The Angels entered the offseason with a long to-do list. At the top of it were, with Yunel Escobar hitting free agency, a third baseman and, with Brandon Phillips hitting free agency, a second baseman. This week, they managed to check both items off of their list. Continue reading “A closer look at the two newest Angels, Ian Kinsler and Zack Cozart”
Chone Figgins. Alberto Callaspo. David Freese. Yunel Escobar. These are the names of a few of the players who have manned third base for the Angels over the last decade or so. High-level production at the hot corner has eluded the Angels since the homegrown Troy Glaus’ career fizzled out in the early part of the century.
Multiple players who we were led to believe would put an end to the eternal nightmare have come along since then. Dallas McPherson, Brandon Wood, Kaleb Cowart, and even Kyle Kubitza have been lucky enough to don the title of “future Angels third baseman” throughout the years. But none of them ever worked out, and the Angels have been left relying on a different unremarkable veteran third baseman to fill in every few years.
There is a player on this year’s free-agent market, however, who could solve this recurring dilemma, and his name is Mike Moustakas. Continue reading at Halos Heaven.
Because so many baseball fans love to play GM every offseason, we here at Halos Heaven decided to get in on the action. You may have seen Jessica DeLine’s post a couple of days ago. That was the first part of a series in which each member of the HH staff outlines his or her ideal offseason.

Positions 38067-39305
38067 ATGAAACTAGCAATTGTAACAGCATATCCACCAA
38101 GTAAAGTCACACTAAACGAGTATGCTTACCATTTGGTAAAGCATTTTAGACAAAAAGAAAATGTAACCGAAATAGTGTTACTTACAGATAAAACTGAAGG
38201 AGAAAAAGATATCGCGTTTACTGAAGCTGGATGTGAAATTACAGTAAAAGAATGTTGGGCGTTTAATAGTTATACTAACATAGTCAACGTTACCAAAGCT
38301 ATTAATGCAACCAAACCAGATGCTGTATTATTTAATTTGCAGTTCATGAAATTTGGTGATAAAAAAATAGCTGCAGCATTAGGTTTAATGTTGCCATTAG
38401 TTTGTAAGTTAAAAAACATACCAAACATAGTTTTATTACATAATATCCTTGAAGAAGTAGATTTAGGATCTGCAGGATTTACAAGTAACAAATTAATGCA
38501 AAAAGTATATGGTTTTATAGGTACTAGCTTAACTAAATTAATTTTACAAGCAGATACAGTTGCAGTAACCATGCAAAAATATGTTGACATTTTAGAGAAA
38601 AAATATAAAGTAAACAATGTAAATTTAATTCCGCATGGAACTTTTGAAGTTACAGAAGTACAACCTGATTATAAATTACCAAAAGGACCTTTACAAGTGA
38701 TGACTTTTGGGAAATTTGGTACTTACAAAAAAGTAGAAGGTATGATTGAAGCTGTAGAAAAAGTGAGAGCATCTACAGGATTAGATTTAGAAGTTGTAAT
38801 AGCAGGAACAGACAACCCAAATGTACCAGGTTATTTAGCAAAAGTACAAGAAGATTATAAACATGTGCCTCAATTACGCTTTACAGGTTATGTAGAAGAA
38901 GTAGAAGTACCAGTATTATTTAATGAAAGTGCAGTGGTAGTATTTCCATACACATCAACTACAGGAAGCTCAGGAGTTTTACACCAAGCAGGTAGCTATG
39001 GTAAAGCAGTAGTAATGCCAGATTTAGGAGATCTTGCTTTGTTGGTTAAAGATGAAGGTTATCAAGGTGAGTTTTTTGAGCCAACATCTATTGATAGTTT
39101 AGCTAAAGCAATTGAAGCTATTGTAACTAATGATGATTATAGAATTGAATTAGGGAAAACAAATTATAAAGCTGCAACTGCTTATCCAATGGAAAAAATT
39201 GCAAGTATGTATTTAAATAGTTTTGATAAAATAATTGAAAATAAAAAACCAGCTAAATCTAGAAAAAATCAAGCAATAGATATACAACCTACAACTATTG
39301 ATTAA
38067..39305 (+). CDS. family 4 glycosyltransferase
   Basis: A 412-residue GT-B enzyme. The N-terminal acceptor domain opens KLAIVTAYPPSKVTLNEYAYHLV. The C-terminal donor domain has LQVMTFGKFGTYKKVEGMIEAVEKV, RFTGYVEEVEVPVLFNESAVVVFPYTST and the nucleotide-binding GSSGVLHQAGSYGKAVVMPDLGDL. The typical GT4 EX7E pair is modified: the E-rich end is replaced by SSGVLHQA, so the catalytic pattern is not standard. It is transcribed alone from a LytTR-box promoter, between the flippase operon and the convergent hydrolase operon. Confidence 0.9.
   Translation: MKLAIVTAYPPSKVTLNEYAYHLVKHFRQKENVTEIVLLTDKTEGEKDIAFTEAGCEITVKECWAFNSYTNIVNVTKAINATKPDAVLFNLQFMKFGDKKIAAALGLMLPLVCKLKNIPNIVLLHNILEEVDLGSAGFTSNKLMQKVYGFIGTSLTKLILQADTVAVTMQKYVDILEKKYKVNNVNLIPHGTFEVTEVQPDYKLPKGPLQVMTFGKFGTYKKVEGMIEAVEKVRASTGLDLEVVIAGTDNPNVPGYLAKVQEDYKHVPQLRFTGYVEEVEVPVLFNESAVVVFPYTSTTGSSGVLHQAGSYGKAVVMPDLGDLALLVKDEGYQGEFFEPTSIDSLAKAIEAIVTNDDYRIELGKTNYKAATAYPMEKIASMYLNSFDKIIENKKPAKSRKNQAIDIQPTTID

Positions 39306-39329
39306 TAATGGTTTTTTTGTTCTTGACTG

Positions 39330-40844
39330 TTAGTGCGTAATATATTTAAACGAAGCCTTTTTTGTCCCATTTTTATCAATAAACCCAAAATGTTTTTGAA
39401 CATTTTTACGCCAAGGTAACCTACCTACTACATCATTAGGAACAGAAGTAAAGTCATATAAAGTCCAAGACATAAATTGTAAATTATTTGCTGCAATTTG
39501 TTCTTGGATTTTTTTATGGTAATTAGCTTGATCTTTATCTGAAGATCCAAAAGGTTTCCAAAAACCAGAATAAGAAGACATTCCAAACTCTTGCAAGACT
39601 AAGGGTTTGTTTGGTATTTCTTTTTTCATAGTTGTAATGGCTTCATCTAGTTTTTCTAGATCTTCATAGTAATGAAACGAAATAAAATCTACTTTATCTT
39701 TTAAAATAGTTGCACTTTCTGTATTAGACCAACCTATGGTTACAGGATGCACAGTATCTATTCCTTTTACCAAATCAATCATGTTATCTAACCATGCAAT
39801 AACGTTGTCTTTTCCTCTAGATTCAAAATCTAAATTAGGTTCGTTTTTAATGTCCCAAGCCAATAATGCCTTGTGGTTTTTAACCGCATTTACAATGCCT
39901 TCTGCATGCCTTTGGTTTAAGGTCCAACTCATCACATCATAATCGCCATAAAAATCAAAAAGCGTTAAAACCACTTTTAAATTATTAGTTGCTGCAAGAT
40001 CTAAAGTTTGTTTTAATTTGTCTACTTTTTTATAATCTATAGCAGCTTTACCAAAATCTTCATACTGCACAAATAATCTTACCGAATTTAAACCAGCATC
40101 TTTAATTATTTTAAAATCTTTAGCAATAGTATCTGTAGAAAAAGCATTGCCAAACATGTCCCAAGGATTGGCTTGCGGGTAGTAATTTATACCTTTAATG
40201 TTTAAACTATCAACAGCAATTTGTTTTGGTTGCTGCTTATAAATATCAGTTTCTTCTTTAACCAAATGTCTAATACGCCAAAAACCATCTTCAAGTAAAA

The basic guidelines for the series are as follows. For the luxury tax payroll, we are using the number calculated by Cot’s Contracts, which is about $142.3 million for next season.
The luxury tax threshold, which owner Arte Moreno has indicated as the spending limit in years past, is $197 million for 2018, leaving us with almost $55 million to play with. We then knocked that number down to $45 million to ensure that there is enough payroll flexibility to make mid-season acquisitions possible.
As for our proposed offseason moves, we are using MLB Trade Rumors’ free-agent predictions and FanGraphs’ crowdsourced contract estimates as baselines for any free-agent signings.
For trades, we vowed to keep them as realistic as possible. A common tactic among baseball fans on the internet is simply suggesting that their team trade a bunch of players they don’t like in exchange for some they do. That’s not how trades actually work, so that’s off limits.